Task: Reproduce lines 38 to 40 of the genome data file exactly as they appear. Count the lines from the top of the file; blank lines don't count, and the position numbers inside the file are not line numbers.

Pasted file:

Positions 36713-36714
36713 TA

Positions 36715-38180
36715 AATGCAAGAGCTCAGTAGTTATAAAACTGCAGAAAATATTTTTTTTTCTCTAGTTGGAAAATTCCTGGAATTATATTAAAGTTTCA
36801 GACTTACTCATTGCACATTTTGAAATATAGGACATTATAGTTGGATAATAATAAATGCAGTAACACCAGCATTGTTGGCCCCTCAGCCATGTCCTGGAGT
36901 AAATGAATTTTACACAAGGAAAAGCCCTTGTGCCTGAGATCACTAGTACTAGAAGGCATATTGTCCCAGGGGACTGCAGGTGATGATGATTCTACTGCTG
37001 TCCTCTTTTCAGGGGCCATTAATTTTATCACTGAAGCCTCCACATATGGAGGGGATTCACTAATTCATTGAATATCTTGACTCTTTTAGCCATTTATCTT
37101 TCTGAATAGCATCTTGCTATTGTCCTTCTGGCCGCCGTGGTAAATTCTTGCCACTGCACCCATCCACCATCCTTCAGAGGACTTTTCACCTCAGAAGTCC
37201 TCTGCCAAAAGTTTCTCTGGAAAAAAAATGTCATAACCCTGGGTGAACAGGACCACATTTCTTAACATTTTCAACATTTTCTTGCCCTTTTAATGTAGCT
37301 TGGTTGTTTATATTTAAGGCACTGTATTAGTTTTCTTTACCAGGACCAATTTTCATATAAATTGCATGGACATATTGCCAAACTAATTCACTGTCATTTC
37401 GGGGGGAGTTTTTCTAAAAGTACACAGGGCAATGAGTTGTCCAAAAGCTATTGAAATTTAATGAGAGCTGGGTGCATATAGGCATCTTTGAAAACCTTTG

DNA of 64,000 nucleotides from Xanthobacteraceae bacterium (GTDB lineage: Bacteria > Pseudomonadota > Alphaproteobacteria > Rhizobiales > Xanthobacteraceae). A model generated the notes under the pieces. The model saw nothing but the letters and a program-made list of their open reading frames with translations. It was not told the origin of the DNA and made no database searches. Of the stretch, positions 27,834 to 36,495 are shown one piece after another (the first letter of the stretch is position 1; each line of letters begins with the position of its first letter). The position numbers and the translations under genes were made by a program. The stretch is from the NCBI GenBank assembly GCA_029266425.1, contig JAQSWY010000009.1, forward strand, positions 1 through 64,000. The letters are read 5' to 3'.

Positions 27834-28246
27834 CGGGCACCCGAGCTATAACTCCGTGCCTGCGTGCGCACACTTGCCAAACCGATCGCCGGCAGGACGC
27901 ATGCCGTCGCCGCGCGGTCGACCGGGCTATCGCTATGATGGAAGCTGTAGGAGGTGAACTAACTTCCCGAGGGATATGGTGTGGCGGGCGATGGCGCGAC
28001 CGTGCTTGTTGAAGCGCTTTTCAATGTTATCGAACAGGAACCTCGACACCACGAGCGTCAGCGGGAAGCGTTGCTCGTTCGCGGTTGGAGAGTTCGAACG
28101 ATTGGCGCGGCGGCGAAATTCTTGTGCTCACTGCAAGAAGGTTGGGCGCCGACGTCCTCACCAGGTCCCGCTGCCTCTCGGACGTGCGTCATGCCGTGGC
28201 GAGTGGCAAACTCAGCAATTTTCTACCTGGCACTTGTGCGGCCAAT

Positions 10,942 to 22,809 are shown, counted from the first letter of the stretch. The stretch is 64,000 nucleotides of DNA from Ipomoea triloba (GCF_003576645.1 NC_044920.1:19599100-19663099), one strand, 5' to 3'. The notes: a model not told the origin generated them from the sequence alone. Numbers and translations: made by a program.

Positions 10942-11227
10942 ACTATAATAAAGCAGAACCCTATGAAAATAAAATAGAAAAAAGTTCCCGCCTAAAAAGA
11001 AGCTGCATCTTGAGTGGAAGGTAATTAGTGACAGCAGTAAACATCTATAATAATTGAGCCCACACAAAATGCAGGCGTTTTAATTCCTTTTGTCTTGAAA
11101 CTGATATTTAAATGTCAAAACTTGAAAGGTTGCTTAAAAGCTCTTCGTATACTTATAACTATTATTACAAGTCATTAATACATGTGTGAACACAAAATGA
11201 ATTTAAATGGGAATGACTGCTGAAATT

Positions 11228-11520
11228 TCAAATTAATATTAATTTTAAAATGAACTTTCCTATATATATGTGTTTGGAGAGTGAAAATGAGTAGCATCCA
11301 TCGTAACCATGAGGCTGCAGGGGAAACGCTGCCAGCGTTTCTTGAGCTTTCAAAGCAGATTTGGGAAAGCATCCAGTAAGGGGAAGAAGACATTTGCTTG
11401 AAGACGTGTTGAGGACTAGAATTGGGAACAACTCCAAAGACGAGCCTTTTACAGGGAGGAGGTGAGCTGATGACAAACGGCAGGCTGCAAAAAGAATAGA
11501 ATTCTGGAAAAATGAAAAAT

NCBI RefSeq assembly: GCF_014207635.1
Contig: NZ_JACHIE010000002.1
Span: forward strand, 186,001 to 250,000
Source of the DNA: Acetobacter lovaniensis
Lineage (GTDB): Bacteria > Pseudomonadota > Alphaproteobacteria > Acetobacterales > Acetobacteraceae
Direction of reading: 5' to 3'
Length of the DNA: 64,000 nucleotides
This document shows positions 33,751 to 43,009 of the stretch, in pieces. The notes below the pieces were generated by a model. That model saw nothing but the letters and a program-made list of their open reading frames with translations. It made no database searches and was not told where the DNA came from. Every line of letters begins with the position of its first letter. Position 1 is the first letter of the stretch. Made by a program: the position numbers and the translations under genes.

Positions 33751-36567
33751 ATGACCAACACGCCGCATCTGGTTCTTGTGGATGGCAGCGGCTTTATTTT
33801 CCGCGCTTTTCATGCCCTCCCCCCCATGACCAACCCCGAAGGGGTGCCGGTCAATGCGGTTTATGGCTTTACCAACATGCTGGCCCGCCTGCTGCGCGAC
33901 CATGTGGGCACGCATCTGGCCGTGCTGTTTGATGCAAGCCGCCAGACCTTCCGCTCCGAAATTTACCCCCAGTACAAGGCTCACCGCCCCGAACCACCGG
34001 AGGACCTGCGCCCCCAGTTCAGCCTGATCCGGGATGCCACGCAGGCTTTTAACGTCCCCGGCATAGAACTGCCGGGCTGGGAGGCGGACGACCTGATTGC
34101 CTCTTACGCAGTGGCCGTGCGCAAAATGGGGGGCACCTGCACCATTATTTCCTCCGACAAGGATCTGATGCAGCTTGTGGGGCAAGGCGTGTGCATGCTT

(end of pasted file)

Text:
Positions 33751-36567
33751 ATGACCAACACGCCGCATCTGGTTCTTGTGGATGGCAGCGGCTTTATTTT
33801 CCGCGCTTTTCATGCCCTCCCCCCCATGACCAACCCCGAAGGGGTGCCGGTCAATGCGGTTTATGGCTTTACCAACATGCTGGCCCGCCTGCTGCGCGAC